Love and Heartbreak

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I fell in love this weekend.

The kind of love that lets that uncontrollable smile sneak onto your face while you are trying to act cool around your friends and conceal how whipped you really are.

It happened at a crowded market. My heart skipped a beat and my breath shallowed. With palms sweating and eyes wide I moved closer, as if being drawn there by some consuming energy. Everything slowed down, and the world around me became a blur as I leant over and touched my love for the first time.

A pale cream thigh length, chunky knit jersey, with the most beautiful huge pastel coloured roses dotted across the body. So soft, so warm, so cozy. I saw our future flash before my eyes: cold, rainy days snuggled up in bed together, watching movies and keeping each other warm.

Speechless, I turned to my friend. ” How much is it?”, she asks. ” Only R100″ I reply. It’s so simple. I have the money in my bag. I am a note away from true happiness. And yet, I place my love back on the rail, and turn away. Up until now my “Don’t buy, only make” policy for the year has been shockingly easy, but hanging that jersey back on the rail was painful.

To rub salt in the wound, half an hour later I bumped into another friend and said, ” ah! You have to come and see my love!” and we bounced over to the rail only to find that she was gone. Gone forever. I’ll never know what it is like to be with her.

The next morning I awoke with a somewhat empty feeling as I remembered those beautiful roses. In order to fill the gap, I decided to flop around feeling sorry for myself and at the same time FINALLY take pictures of  a slouchy jersey I made a few months ago and never blogged about.

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Initially, when I  started this challenge, I was going to allow myself to buy knitwear, because I really don’t have the energy to be knitting all the warm clothes I want, but after finding various woolen knit like fabrics (which can just be cut and sewn into a jersey) buying knitwear seems like cheating.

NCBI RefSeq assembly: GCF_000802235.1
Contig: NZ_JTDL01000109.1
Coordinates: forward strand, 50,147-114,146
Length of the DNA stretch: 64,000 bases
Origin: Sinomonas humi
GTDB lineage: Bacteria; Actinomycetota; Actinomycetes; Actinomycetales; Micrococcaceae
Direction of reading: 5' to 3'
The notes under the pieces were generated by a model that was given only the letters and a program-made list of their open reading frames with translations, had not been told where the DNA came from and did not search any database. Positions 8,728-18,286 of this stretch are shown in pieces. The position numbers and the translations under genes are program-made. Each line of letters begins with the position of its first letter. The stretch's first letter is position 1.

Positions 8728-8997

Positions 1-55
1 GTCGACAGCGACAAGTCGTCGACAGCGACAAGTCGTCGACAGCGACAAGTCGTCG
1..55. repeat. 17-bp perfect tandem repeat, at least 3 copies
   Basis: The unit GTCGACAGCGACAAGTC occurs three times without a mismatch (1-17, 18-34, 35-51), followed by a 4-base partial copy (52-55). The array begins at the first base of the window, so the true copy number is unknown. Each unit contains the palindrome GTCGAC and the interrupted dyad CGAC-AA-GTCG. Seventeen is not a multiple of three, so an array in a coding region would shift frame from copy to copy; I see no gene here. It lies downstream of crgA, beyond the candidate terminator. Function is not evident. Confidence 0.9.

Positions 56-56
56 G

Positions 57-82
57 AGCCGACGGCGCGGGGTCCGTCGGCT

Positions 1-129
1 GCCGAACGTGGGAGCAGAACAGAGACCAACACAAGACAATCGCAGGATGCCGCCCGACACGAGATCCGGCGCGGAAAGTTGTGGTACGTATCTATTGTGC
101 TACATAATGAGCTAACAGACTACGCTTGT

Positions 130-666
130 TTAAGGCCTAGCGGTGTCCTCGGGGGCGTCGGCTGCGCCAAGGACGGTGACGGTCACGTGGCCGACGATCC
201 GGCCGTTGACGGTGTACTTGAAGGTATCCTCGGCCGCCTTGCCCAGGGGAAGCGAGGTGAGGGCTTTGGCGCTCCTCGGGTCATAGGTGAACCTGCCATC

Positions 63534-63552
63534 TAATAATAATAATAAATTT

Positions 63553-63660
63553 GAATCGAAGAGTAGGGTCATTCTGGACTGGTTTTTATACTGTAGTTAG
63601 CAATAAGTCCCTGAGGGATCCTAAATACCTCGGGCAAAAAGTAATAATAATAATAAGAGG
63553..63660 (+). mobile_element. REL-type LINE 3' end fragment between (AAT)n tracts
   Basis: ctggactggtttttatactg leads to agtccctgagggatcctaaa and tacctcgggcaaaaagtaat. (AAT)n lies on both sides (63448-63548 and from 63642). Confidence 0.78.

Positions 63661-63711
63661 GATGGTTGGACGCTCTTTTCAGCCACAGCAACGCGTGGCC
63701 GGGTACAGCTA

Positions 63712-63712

I’ve never worked with this kind of fabric before (hence why I am referring to it as woolen-knit-like fabric as opposed to whatever its actual name is) and actually found it very challenging. The neck line mostly so, and due to my lack of knowledge here, the neckline is actually a little wider than I was expecting it to be.

DSC_0019 copyHowever, I quite like how massive and oversized the whole garment is. It’s perfect for  the exact type of happiness I was imagining in my cream coloured rose jersey. It’s snugly , warm enough for Durban winter, laid back and homely.

You know, now that I think about it, I really love this jersey. Perhaps the reality of the rose jersey wouldn’t have been as perfect as I imagined it. Maybe it would have been scratchy, or pulled too tight over my wide hips, or been a bit too warm for this wonderful climate in Durban. This slouchy jersey is perfect for me, and we’ve already experienced a lot together.

I guess I’ll never know what life with the rose jersey would have been like, but life so far since I made this slouchy jersey has been pretty great, and I think I’ll choose to focus on that.


By the way Mum, Dad and older brother: Don’t worry, I am wearing pants in all these pictures 😉



A Fresh Take on Things


I am a firm believer in self improvement and reflection… Ugh that sounds so lame. Lemme try again…

I am a firm believer in Beyonce.

Thats better.